Issue number one:
Jaja and I left DIRECTION on a mooring in Australia, back in 1990, and flew to Seattle courtesy of my parents. Our 6 month visa was going to expire during our visit, but we glibly assumed we could reapply for another one before our return flight. Uh, yeah. The consulate general in San Francisco said that because we had already been in Australia for six months we were not allowed to return until another six months transpired. Apparently we'd used up our allotment of time. Bummer. In the end we had to fax a copy of our boat papers (ALWAYS BRING YOUR BOAT PAPERS WITH YOU!!!), with an explanation of how we'd sailed to Australia, left the boat on a mooring, and that we were sorry...etc. Our visit to the States lasted 3 weeks. We got our passports back the night before we were due to go to the airport. I recall being a little bit stressed out.

Issue number two:
A year later, Jaja (who was 5 months pregnant with Holly) and 18 month old Chris flew to the States from New Zealand without me. Jaja and Chris had new visas with months and months left on them so that this time, returning would not be an issue. Uh, yeah. Jaja contacted the New Zealand consulate with a trivial question and inadvertently opened up a can of worms. When they learned she was a woman traveling alone with a baby on what was essentially a one way ticket to New Zealand they flipped out. They wanted to know why she going, who was she staying with, and how she was getting back to the States. I got a desperate call from Jaja. She needed me to write a letter saying she was my wife, Chris was my child, and that they lived with me on the boat. I wrote the letter. Next I had to go to a notary to have photocopies of our marriage certificate, boat papers, and my passport notarized to prove they were copies of original documents. I express mailed the envelope to the New Zealand consulate in New York.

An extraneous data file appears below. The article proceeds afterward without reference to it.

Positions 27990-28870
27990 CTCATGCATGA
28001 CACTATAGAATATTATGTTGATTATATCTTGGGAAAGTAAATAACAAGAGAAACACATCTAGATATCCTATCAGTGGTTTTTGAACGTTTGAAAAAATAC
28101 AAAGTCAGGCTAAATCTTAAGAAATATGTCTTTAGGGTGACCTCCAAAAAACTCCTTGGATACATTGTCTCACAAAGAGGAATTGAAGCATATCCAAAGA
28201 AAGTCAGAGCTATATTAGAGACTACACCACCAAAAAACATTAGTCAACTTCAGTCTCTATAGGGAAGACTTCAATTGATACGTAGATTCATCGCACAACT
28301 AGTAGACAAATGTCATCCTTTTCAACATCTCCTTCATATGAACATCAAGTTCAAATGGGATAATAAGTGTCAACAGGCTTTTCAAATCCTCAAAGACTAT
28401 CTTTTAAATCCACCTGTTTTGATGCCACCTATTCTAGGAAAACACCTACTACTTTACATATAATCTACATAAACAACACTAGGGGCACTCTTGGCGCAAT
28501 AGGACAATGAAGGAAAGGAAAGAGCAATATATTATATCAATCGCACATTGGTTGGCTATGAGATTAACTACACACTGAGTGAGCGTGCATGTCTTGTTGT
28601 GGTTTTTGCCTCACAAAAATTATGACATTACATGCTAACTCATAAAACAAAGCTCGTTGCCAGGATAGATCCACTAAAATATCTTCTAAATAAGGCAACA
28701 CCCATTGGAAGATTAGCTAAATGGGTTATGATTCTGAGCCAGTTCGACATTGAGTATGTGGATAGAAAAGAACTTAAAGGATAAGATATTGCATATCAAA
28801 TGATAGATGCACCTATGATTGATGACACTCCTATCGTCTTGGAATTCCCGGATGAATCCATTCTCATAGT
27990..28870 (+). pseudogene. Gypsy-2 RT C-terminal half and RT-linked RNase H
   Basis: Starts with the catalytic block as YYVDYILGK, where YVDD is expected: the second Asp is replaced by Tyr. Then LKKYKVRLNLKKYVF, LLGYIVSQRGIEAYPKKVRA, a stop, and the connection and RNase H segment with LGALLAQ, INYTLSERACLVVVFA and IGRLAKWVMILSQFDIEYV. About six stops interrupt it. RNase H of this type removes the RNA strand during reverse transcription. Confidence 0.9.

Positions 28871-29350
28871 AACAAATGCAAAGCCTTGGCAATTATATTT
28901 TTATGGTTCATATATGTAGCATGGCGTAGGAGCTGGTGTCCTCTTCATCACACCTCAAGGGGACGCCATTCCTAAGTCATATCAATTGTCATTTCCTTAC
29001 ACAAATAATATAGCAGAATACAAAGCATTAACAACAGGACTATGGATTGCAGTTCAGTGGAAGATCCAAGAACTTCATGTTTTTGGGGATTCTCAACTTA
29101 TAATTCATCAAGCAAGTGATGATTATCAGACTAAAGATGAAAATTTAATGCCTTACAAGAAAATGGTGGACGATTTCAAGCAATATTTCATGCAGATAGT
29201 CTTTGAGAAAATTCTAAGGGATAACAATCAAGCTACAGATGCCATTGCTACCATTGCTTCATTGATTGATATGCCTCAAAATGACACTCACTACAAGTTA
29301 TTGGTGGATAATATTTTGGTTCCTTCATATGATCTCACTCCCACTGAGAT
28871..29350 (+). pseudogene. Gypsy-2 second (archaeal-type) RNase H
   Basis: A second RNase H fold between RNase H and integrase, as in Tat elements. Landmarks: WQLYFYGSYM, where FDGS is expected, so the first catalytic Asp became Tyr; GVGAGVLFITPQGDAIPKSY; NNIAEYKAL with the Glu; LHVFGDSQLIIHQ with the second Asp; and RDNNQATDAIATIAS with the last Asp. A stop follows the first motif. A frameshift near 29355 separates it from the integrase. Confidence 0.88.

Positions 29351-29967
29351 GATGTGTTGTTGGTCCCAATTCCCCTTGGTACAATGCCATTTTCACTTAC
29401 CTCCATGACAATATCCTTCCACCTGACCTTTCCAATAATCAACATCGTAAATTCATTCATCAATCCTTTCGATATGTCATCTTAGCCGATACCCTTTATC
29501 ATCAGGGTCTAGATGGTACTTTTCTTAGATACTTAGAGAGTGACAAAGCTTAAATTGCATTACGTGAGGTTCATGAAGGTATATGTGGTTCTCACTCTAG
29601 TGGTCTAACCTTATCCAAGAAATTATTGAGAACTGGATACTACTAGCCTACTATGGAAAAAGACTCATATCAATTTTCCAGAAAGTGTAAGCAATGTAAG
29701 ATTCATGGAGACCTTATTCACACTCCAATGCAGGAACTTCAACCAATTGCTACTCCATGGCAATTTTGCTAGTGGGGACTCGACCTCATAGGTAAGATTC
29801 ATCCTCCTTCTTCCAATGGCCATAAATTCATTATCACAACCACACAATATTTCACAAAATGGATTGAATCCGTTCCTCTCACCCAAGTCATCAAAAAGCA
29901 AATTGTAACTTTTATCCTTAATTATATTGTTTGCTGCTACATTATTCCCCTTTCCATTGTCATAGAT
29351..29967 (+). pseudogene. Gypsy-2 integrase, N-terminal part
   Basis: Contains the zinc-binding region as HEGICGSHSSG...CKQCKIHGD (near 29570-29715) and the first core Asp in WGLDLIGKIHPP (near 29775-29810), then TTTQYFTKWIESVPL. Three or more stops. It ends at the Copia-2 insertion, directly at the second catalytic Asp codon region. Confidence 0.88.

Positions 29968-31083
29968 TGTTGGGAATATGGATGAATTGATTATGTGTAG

(Footnote. When I got back to the boat after visiting a the notary, who was actually a sleazy lawyer, I unloaded my backpack: Passport, marriage boat papers. Gone. Frantic, I got on my bike and rode back to the lawyer. I knocked on his door and said that I had forgotten my vessel documentation certificate in his office. His desk was a friggin' mess. Papers everywhere. He lifted the corners of a couple stacks and said he didn't have it. To this day I wonder what ever happened to that certificate. Gone into thin air. Anyway, it cost 30 bucks to express mail the stuff to Jaja and 75 bucks to get a new documentation certificate.)